Appeal from an order in two Chapter XI bankruptcy proceedings of United States District Court for the Southern District of New York, Frankel, Judge, denying two claims for priority.
Hays, Timbers and Gurfein, Circuit Judges.
Whites at Middletown, Inc. (Whites) became the owner of the Middletown Shopping Center. It leased the premises to Middletown Center, Inc. (Middletown). Unishops, Inc. bought all the capital stock of Middletown, making it a wholly-owned subsidiary. Whites sold its interest in the Shopping Center to 143 Estates, Inc., the claimant herein. As a condition to its acquisition of the fee, 143 Estates, the new landlord of Middletown, acquired a guarantee of the latter's existing lease from its parent Unishops.
On November 3, 1973 Unishops filed its petition for an arrangement under Chapter XI of the Bankruptcy Act, Sections 301 et seq., 11 U.S.C. § 701 et seq. Middletown did not file a petition for Chapter XI relief until September 3, 1974, and remained in possession at least until that date when it sent the keys back to the landlord with a covering letter indicating an intention to give up possession and the lease. The Bankruptcy Court on September 23, 1974 entered an order authorizing disaffirmance of the lease pursuant to § 313(1) of the Act, 11 U.S.C. § 713(1).
The landlord then filed two claims against the parent Unishops. The first claim is for priority as an administration expense for $417,000.17, rent owed it by Unishops' subsidiary from March 1, 1974 to September 23, 1974 -- a period during all of which Unishops was in a Chapter XI proceeding. The second claim is not the subject of an appeal. The landlord also filed a claim against Middletown, the subsidiary, for unpaid rent from September 3 to September 23, 1974 in the amount of $42,050 seeking priority as an administration expense. During this period, the subsidiary lessee was in a Chapter XI proceeding.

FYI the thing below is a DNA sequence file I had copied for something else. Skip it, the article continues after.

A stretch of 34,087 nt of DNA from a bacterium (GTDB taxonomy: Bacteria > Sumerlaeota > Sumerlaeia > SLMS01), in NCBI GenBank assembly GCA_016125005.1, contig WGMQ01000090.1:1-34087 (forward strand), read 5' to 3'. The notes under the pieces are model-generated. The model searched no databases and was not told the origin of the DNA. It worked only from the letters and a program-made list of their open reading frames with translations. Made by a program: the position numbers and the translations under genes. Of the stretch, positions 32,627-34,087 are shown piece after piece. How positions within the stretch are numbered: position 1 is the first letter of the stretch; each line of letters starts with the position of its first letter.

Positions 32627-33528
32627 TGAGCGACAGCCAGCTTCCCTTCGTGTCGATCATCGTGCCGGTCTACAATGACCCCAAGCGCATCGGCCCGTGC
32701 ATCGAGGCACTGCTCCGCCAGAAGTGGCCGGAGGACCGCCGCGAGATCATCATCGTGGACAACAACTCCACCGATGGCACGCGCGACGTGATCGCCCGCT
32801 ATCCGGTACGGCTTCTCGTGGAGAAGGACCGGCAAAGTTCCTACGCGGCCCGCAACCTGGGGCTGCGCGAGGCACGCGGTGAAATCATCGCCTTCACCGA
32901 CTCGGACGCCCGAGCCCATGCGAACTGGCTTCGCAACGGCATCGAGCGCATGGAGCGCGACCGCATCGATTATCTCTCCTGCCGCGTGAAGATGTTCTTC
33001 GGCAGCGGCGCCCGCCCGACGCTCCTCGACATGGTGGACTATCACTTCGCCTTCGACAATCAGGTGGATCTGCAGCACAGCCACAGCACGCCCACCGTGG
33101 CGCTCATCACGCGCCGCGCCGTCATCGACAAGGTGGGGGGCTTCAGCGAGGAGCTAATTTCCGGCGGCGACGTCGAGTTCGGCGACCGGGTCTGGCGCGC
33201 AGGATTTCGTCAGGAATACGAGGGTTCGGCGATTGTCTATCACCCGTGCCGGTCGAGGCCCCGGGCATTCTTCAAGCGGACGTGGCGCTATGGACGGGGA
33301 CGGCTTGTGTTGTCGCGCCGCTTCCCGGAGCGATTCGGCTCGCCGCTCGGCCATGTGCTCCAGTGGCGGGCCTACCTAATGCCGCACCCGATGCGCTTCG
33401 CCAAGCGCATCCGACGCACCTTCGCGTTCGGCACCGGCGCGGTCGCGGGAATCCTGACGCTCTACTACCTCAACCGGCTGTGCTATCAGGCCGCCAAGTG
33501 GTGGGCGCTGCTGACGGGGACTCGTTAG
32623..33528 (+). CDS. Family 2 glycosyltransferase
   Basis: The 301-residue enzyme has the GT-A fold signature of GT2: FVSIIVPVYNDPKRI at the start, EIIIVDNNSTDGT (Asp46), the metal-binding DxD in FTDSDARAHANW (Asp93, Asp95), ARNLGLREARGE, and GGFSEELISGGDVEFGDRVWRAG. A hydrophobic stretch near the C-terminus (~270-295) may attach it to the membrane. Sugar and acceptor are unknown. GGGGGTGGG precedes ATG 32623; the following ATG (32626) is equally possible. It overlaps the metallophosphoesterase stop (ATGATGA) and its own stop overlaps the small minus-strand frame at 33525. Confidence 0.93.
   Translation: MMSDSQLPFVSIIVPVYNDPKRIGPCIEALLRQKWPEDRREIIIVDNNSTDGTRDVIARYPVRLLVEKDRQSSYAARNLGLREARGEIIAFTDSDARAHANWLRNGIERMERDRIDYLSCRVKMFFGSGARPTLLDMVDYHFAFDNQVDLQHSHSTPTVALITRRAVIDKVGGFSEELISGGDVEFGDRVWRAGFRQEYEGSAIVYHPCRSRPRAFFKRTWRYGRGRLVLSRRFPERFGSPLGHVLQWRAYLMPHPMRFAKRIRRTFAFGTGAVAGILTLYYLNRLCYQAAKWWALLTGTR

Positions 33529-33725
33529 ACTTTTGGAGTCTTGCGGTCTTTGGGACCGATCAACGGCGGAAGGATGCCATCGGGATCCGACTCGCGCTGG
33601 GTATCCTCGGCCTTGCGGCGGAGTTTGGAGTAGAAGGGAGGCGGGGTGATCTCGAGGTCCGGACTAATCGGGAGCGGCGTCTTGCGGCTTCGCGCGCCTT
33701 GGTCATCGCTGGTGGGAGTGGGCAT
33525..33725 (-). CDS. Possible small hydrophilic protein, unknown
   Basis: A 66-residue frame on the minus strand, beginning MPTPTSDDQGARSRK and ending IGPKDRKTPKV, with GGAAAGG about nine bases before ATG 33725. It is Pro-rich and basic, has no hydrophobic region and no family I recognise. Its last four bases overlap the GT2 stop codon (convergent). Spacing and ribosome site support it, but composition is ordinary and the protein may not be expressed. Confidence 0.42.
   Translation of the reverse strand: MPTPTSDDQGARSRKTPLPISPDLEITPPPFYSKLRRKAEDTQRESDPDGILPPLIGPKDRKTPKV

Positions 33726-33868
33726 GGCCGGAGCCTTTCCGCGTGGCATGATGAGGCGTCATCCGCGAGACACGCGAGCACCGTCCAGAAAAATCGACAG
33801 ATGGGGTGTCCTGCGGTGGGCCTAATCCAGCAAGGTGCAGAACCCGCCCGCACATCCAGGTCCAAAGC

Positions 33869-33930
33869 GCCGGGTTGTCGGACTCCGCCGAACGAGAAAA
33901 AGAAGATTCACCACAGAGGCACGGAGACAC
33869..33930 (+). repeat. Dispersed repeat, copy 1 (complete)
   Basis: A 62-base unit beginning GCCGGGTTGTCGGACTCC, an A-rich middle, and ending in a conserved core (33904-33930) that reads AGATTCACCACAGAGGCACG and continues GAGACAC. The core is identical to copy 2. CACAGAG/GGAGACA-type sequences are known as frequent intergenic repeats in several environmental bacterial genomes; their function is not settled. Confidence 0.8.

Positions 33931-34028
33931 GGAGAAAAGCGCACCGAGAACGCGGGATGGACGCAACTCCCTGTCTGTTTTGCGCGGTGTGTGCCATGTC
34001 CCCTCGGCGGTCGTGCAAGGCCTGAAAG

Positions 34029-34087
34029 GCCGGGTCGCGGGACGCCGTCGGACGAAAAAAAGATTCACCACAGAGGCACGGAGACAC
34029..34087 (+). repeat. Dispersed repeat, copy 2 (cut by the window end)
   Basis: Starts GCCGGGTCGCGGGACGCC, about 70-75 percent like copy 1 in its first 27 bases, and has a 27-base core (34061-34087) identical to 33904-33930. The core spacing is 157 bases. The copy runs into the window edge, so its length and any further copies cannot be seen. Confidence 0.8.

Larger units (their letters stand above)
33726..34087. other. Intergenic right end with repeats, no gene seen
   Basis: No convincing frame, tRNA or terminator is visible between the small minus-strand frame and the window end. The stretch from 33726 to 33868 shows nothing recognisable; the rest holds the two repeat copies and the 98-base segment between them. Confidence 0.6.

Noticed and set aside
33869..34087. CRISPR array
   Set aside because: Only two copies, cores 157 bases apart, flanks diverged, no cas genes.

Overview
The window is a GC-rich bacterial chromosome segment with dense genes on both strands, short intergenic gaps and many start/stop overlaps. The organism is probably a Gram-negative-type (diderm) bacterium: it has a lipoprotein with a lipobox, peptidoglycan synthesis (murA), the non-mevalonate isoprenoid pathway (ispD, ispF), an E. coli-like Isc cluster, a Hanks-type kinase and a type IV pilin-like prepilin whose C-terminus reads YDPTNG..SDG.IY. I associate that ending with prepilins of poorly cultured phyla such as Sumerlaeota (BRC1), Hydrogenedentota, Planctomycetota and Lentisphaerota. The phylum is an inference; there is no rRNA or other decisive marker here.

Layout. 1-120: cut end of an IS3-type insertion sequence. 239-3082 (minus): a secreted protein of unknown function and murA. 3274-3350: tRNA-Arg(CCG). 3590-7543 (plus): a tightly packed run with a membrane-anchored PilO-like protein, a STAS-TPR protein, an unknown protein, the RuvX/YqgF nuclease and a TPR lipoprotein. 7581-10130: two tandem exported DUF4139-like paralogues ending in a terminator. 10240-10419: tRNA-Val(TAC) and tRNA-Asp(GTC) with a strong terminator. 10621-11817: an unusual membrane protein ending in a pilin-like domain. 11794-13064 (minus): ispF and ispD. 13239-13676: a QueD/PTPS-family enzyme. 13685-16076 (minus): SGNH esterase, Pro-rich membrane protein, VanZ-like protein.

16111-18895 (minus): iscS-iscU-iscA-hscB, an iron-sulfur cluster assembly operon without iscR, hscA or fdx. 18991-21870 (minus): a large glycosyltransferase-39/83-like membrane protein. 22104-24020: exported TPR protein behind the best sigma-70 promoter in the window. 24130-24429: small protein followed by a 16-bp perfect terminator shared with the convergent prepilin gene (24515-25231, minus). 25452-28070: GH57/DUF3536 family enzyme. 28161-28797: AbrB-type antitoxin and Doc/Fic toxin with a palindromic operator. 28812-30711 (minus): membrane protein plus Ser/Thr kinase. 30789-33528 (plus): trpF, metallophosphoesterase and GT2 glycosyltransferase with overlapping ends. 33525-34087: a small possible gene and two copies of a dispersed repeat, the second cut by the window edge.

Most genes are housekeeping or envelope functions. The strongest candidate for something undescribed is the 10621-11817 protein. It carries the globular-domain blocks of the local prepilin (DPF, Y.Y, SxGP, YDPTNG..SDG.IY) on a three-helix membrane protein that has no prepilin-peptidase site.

Bankruptcy Judge Babitt held the claim against the parent Unishops for $417,000.17 to be a general claim, relying on Grayson-Robinson Stores, Inc., 321 F.2d 500 (2d Cir. 1963). The District Court (Frankel, J.) confirmed this determination. 422 F. Supp. 75. The Bankruptcy Judge ordered the $42,050 claim against the lessee, subsidiary of Unishops, to be an administration expense. Judge Frankel reversed this order on the ground that the lessee had not been in actual possession of the premises after it filed its petition and that occupation by sub-lessees of the debtor (who did remain in the premises) was not to be construed as occupation by the debtor-in-possession. Hence, the lessor was not entitled to have the rent treated as an administrative expense priority.
We believe that the treatment by Judge Frankel of both claims as general claims was correct. We affirm generally on the basis of his opinion below, including its references to Bankruptcy Judge Babitt's opinion, with one caveat.
We again caution that the language in Shopmen's Local Union No. 455 etc. v. Kevin Steel Products, Inc., 519 F.2d 698, 704 (2d Cir. 1975), stating that "[a] debtor-in-possession under Chapter XI . . . is not the same entity as the pre-bankruptcy company" should not be extended as a generalization in cases other than those involving labor collective bargaining agreements where the claim is that Section 8(d) of the National Labor Relations Act, as amended, 29 U.S.C. § 158(d), precludes disaffirmance of the labor agreement in a Chapter XI proceeding without taking the steps required under Section 8(a) of the Labor Act; or under the Railway Labor Act, 45 U.S.C. § 151 et seq., see Brotherhood of Railway etc. Employees v. REA Express, Inc., 523 F.2d 164, 170 (2d Cir. 1975), cert. denied, 423 U.S. 1017, 96 S. Ct. 451, 46 L. Ed. 2d 388 (1976). We noted in Truck Drivers Local Union No. 807 v. The Bohack Corporation, decided August 9, 1976, 541 F.2d 312, 319-320, that the language used should be so limited. Judge Frankel's decision on the claim against the parent Unishops is supported by Grayson-Robinson, supra.
The order of the District Court is affirmed.